The Johnsonville members in Watertown helped with the facility clean-up. But after a week or so, there was nothing more for them to do at the plant. In fact, the location where the fire occurred had to be permanently closed. Executives made another decision. While arranging to purchase a new property and build a new facility, the company asked everyone to remain on staff to do two things.
First, Johnsonville arranged for each member to dedicate 20 hours per week volunteering time in the community. Second, the members were asked to spend the other 20 hours of the work week developing, learning and educating themselves at various Johnsonville Sausage sites as well as local education institutions.
While the fire was not the fault of any individual, the company felt compelled to treat its members as decently as it could. No one was terminated during the months when there was no sausage to be made. After all, their team members were an important stakeholder in the Johnsonville way of doing business. Its members had always demonstrated a commitment to the manner in which the company had operated, and the organization was not about to hang them out to dry.
The new facility did become operational again but not until April, 2016. After almost a year without producing a single sausage at this location, the 100 team members affected by the fire remained on the company payroll. Their “job” through this time period? They were asked to give back to the community in which they lived, while developing themselves through various forms of education.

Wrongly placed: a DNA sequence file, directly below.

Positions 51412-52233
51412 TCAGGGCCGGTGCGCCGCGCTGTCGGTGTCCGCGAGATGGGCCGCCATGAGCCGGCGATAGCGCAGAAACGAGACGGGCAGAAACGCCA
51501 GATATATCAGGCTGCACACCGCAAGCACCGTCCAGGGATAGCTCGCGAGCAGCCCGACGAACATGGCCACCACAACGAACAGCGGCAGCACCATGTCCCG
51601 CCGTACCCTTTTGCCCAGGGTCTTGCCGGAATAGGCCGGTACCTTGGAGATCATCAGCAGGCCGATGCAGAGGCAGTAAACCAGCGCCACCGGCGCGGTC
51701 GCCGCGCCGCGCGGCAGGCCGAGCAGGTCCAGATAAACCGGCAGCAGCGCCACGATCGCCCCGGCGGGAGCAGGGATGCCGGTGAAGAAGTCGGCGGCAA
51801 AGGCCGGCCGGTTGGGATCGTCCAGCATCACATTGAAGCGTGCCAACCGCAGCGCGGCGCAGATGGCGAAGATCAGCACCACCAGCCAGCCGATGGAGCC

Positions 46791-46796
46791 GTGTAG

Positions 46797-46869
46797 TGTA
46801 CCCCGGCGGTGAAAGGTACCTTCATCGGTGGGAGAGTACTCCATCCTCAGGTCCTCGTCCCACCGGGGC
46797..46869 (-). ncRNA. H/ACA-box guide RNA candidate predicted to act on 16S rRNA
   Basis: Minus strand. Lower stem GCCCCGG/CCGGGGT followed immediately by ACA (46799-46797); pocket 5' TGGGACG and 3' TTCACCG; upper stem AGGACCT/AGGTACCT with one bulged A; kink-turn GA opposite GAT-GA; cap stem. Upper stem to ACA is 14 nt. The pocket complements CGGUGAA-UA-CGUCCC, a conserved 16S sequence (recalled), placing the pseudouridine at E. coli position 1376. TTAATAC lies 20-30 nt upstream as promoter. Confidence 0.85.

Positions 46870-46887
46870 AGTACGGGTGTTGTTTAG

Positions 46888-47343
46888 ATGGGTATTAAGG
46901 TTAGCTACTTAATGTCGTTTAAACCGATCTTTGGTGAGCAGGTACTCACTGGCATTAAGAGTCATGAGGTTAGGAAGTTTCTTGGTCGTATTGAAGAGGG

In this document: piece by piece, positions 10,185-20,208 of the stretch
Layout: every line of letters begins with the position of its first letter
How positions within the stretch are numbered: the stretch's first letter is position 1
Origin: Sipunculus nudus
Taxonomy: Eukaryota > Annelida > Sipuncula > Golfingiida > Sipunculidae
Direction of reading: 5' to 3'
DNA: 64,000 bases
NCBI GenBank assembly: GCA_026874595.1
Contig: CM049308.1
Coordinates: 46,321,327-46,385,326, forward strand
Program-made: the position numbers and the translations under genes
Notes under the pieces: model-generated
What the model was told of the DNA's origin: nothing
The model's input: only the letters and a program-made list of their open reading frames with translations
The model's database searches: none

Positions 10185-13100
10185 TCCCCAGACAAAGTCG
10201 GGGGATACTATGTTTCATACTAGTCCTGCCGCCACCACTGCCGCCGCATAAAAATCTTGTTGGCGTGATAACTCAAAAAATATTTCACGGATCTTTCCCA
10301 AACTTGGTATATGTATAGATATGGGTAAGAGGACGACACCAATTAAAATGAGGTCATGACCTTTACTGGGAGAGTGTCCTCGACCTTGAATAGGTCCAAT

What did Johsonville Sausage do when it experienced an event that could have ruined their entire culture, and perhaps their financial stability? Did the company ignore the organizational purpose it had worked hard to inculcate across its business? Did it neglect the employees who had committed to working with a higher meaning, and to the organization’s declaration of purpose which was “To become the best company in the world”?
More recently, the exit of CEO Martin Winterkorn from Volkswagen in the wake of a scandal related to the rigging of emission tests on diesel engines provides an example of an organization and its senior leaders consciously deciding to forego purpose. Volkswagen leaders deliberately decided to place software—called a “defeat device”—on over eleven million of its diesel-powered vehicles. The “defeat device” was a sophisticated piece of software that could predict when an automobile would be put through an emissions test. Ultimately, this made the vehicle seem more environmentally-friendly than it actually was. It didn’t take long for Volkswagen to get caught.
The actions of a few—shifting the company into a myopic, ‘increase our profits at whatever cost’ mindset—has caused untold effects on employees, customers, society and the organization’s future. The U.S. government, for example, has sued the company for up to $46 billion for violating various environmental rules. It has also extended its case to include bank fraud.